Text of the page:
Still Portman sells us on Adam and Emma’s inevitable union with every ounce of her not inconsiderable talent. (And her comic chops are legit – as those who’ve glimpsed her appearances on SNL and Funny or Die can attest.) But she asks too much. And Elizabeth Meriweather’s script while witty and stocked with some keen observations on the evolving nature of relationships in the modern age becomes weighed down by sentiment unbecoming an R-rated comedy not directed by Judd Apatow. In the end Kutcher seals the increasingly contrived deal with the climactic line “I’m warning you: Come one step closer and I’m never letting you go ” (I’m paraphrasing but not loosely) by which time the film's already lost its grip.
The story starts at a junior high dance where a nerdy kid Jeremy asks each one of the popular girls to dance. All of them in one way or another rebuff and ridicule Jeremy mercilessly. Jumping ahead 13 years it's nearing Valentine's Day and the girls still close friends are now all grown up. There's sexy Paige (Denise Richards) smart Shelley (Katherine Heigl) fun Lily (Jessica Cauffiel) sweet Kate (Marley Shelton) and ugly duckling-turned-swan Dorothy (Jessica Capshaw). Tragically the girls and the men in their lives are being bumped off one by one in rather gruesome ways by a killer in a angel mask with most of the murders taking place at Dorothy's Valentine's Day party. Is it Jeremy who's come back for revenge or someone else?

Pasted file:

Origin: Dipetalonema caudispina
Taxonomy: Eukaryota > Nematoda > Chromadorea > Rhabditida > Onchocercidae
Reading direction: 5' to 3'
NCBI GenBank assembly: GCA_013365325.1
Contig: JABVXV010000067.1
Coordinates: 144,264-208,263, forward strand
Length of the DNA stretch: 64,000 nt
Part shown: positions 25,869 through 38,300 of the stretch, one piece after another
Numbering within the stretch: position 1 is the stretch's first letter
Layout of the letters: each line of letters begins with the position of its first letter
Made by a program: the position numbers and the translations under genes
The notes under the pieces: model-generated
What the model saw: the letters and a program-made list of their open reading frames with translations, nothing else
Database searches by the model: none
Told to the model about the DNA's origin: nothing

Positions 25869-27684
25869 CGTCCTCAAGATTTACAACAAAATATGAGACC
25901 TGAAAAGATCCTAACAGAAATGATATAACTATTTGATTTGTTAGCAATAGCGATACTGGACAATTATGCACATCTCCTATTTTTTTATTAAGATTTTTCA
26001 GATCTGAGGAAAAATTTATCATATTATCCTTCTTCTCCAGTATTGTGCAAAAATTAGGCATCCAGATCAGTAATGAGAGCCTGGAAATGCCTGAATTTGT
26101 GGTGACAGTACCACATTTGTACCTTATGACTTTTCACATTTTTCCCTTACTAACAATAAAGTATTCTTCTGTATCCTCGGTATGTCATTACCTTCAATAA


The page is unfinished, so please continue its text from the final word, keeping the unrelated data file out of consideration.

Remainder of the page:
Well there certainly isn't a lack of beautiful people in this movie. And that's what a slasher film is all about. Not much is required of the acting besides looking scared and asking "Who's there?" But darn it they all look good doing it. As far as any notable standouts Denise Richard's sexy bad girl actually has the audience guessing whether or not she's the killer which is a credit to her performance. Other than that the rest of the cast just goes along for the ride in an extremely predictable script.
Really what can one say about another slasher film that is incredibly formulaic? There are no real twists or surprises. One must plod through the whole movie hoping to find a touch of originality or even creativity but is pretty much served the same tired horror schtick as in most other horror flicks. The only saving grace is the more well-known cast members especially David Boreanaz ("Angel") as Kate's boyfriend Richards ("The World Is Not Enough" "Wild Things") and Shelton (in the new release "Sugar and Spice"). And unfortunately that really isn't saying a whole lot.